Our recent Philadelphia Garden Tour took us to the Brandywine River Museum, an art collection that includes many paintings by the Wyeth family along with other American artists. The museum is operated by the Brandywine Conservancy. This organization is devoted to preserving the Brandywine River watershed, a river valley packed with Revolutionary War history that also provides drinking water for the city of Wilmington, Delaware.
Part of the Brandywine Conservancy’s mission is to preserve native plant species along the river, and the Museum provides a showplace for their emphasis on native plants. In years past I have walked the Conservancy’s trails along the Brandywine and observed their efforts to re-introduce native plants with some amusement. All along the trails we saw little structures made of stakes and chicken wire, protecting newly-planted saplings from deer. As a landscape gardener and designer, I have mixed feelings about this effort. It was hard to tell what all the fuss was about.
The historic Brandywine museum is a wonderful old stone mill grafted onto a modern building made with plate glass and cast concrete. The landscape plantings around it could be colorful and alive, cheerfully accenting the rustic mill with colorful flowers. Instead we saw foundation beds and planters overflowing with plants best described as woodland weeds; the kind of plants we would normally eliminate with Roundup and replace with hybrid perennials, flowering shrubs and annual borders in a rainbow of colors. Our customers would demand their money back if we produced a landscape as subtle as the one at Brandywine.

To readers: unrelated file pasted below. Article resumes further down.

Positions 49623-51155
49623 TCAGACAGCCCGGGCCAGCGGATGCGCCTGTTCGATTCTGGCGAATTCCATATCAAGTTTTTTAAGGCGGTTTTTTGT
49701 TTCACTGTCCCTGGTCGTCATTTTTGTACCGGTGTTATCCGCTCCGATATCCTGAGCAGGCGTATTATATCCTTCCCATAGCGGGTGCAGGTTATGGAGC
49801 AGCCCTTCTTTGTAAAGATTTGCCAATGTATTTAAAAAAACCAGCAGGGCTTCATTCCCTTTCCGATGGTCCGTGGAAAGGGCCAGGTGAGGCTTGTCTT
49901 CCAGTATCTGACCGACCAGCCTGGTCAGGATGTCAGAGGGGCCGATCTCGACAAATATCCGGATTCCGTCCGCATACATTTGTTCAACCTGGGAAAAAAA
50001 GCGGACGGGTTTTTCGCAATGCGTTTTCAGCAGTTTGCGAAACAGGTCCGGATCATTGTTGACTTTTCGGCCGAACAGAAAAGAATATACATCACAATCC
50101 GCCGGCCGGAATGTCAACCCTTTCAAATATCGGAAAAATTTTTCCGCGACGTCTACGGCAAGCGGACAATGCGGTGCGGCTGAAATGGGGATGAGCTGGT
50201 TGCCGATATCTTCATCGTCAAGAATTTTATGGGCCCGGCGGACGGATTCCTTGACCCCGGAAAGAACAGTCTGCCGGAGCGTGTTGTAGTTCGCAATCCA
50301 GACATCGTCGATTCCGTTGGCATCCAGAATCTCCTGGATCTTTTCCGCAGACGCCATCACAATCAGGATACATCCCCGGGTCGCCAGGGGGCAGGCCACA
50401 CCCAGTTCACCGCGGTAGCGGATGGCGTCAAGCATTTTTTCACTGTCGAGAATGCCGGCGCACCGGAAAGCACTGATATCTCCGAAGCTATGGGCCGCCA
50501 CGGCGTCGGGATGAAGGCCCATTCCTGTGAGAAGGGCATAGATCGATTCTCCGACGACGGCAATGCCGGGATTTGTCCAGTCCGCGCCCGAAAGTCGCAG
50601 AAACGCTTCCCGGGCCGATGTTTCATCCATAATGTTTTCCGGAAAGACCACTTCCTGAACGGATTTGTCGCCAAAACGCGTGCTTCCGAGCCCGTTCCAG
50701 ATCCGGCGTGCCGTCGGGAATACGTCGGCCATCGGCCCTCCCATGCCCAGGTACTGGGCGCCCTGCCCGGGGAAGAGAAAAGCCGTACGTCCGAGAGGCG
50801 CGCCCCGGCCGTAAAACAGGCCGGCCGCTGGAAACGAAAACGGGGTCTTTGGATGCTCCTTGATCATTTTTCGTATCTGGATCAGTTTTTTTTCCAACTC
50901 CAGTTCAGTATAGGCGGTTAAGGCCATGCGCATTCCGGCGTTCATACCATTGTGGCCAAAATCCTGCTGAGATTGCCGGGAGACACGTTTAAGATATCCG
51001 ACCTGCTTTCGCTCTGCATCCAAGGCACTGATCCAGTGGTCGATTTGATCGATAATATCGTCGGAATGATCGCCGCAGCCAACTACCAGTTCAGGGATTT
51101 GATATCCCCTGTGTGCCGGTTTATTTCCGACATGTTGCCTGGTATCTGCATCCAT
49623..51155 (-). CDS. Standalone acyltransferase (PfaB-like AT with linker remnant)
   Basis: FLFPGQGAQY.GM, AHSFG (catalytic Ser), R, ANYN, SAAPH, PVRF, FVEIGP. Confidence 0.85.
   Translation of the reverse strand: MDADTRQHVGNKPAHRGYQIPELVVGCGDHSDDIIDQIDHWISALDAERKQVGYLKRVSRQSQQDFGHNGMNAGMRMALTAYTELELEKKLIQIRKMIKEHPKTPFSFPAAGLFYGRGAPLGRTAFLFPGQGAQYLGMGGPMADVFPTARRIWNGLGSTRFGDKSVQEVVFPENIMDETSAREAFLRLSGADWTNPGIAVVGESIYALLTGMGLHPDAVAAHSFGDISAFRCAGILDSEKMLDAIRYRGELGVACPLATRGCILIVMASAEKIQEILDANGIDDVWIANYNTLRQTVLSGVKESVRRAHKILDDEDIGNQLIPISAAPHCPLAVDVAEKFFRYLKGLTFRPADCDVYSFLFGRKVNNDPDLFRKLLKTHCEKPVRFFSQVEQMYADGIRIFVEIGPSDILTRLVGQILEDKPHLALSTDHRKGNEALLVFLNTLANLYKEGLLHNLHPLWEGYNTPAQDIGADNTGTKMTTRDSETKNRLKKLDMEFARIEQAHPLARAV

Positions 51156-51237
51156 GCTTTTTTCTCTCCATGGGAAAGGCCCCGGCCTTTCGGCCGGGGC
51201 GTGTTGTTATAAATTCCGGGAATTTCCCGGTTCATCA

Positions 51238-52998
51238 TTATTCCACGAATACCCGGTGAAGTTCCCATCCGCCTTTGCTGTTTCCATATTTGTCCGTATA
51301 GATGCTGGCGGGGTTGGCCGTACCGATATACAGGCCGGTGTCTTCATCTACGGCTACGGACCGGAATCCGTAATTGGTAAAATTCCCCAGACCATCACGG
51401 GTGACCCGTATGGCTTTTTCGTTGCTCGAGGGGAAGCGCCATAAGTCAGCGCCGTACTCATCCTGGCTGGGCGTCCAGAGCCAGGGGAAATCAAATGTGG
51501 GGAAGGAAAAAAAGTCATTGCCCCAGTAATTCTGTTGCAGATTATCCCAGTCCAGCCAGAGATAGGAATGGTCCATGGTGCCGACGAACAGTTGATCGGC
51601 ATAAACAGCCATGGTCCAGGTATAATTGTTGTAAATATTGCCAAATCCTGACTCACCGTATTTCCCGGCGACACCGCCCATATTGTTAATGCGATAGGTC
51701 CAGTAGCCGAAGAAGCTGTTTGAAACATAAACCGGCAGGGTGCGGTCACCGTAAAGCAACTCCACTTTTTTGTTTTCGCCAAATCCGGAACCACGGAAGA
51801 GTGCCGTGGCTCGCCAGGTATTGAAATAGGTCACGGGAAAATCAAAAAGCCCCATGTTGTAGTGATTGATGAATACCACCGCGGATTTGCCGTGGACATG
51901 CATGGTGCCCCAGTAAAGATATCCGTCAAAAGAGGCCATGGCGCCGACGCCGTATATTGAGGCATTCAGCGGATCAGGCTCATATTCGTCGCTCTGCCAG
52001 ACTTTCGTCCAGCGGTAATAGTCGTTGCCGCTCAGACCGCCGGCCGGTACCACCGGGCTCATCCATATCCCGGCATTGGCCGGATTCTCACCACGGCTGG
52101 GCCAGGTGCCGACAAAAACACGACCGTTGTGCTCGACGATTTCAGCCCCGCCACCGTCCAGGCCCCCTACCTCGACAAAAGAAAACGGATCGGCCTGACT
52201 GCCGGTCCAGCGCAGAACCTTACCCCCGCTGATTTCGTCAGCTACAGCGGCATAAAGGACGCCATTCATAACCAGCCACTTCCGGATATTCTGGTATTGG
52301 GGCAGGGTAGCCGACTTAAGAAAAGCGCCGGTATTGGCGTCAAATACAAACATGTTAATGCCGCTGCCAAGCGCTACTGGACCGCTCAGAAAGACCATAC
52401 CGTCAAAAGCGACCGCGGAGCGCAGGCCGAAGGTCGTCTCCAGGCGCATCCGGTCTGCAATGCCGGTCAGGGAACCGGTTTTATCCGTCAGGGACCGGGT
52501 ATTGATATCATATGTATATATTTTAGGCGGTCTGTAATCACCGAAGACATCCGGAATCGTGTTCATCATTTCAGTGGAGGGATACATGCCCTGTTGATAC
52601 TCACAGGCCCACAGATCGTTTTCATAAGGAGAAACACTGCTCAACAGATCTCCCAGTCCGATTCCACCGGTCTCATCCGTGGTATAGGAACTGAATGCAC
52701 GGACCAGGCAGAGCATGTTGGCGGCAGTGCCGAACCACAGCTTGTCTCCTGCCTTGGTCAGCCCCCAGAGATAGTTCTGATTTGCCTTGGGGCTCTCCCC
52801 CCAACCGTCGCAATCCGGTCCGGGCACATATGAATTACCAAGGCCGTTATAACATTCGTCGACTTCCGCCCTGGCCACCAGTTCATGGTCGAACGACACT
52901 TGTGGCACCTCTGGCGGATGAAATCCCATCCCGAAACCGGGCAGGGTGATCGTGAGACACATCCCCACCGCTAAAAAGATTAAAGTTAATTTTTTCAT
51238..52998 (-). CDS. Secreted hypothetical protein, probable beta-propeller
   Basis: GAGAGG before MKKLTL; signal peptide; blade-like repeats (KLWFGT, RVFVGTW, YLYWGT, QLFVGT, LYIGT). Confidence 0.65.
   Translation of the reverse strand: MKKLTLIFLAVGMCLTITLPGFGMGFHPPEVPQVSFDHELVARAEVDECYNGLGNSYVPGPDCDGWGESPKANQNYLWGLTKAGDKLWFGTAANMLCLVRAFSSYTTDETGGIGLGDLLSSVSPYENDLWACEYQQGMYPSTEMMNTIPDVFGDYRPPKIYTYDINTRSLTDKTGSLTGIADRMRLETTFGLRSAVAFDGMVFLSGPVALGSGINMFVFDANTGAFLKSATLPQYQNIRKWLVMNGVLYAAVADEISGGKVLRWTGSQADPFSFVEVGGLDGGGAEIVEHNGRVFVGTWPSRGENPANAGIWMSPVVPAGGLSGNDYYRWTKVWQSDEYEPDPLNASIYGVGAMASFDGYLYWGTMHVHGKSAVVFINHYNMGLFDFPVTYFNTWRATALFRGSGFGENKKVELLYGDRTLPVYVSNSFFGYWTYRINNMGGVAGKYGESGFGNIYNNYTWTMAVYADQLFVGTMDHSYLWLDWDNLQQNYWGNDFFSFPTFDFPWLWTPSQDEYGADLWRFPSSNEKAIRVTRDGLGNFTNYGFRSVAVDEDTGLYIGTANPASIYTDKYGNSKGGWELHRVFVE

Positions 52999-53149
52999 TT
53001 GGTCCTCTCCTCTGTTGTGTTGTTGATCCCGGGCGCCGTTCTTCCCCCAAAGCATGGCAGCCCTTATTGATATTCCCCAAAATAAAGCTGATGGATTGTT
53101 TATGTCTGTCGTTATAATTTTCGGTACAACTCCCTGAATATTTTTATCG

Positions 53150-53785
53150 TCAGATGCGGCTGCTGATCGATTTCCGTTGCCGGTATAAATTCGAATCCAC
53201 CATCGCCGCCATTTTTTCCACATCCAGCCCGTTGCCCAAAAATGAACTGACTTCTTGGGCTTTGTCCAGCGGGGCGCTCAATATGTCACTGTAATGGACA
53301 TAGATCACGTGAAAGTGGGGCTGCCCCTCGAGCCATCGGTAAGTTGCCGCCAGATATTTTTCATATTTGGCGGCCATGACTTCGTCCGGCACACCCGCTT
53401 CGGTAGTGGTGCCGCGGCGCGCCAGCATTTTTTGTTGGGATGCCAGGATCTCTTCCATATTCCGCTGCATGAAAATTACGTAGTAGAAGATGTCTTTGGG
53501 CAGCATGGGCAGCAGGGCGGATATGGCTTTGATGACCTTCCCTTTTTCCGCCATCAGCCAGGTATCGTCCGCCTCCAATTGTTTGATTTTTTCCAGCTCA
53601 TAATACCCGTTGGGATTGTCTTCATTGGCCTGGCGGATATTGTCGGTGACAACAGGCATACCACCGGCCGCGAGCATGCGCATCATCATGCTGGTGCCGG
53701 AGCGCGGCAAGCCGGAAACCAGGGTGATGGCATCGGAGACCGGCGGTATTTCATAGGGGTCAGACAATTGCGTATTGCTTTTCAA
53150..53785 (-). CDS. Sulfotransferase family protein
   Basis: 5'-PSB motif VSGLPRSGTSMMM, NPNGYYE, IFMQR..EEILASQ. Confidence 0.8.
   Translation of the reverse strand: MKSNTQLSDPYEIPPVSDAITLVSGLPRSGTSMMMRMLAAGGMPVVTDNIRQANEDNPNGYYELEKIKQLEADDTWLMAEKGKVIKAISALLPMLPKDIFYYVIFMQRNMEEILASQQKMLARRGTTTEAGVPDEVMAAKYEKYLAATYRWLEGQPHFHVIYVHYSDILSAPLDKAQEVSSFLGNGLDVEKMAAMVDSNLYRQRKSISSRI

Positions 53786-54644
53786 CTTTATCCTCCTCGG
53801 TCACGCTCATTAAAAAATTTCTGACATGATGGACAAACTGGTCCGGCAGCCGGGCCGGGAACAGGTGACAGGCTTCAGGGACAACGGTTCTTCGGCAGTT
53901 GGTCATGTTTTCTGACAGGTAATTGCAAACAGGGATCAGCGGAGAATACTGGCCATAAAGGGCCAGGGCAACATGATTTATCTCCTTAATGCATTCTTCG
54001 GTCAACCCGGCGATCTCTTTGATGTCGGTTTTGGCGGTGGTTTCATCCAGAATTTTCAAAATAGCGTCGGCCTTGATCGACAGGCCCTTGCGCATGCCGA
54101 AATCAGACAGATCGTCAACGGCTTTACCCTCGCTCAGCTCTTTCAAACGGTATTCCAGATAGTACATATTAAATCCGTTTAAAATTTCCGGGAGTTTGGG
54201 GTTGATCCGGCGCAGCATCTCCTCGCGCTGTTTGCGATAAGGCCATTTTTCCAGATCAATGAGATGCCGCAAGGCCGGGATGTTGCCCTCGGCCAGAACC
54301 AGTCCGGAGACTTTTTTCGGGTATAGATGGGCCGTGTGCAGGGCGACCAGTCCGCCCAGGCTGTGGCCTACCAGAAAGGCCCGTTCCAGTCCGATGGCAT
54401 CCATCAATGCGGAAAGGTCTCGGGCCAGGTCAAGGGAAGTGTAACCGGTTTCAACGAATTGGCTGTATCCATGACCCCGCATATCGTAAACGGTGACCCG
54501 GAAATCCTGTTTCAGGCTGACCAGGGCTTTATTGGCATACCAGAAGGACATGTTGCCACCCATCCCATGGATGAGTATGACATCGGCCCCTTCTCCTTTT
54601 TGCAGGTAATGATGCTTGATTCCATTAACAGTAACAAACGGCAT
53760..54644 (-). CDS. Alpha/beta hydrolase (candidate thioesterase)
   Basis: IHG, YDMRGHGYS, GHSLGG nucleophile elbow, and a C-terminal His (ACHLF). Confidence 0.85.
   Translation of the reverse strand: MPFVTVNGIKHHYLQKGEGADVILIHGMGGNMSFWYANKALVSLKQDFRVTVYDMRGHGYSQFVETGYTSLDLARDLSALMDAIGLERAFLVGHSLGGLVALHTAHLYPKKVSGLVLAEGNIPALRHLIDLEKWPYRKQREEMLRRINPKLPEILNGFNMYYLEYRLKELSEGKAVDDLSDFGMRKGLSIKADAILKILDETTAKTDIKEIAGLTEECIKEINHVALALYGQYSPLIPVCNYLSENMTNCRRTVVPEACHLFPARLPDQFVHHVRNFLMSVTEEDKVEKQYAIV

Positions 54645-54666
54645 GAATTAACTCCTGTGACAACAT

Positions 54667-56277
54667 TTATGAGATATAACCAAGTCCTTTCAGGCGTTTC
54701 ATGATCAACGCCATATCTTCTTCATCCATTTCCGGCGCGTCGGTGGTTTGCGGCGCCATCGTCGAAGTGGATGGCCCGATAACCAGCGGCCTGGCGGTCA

Our definition of a weed is “any plant growing where it’s not wanted”. My imagination runs wild, imagining colorful borders of impatiens, coleus and black-eyed Susan flattering the handsome stone and weathered wood museum buildings. Or a colorful perennial border. Am I a hopeless Neanderthal? Don’t I understand how important native understory plants are to our environment?
A closer look turns up Solomon Seal, Turtleheads, and other perennial flowers we’ve used in landscapes for years, but choked with nameless weeds. Oakleaf hydrangeas compete with nettles, ironweed, oat grass and wild field asters in raised planters. We see wild ginger and phlox mixed with milkweed and goldenrod. Everything has the overgrown appearance of benign neglect. There’s a small nursery devoted to carefully raising plants we would pull from our home landscape and toss on the compost heap.
To my eyes, these kinds of native plants are what grow in places where nobody cares enough to weed, mulch, and plant colorful bedding plants and perennials that liven up and flatter our living spaces. To put so much effort into cultivating a motley assortment of bland, scrappy, tattered and disorderly volunteers is a missed opportunity. The gorgeous Brandywine Museum and the Wyeth legacy deserve better.
We’ll return to the Brandywine Museum next fall on our third annual Philadelphia Garden Tour.
Steve Boehme is the owner of GoodSeed Nursery & Landscape, located on Old State Route 32 three miles west of Peebles. More information is available online at www.goodseedfarm.com or call (937) 587-7021.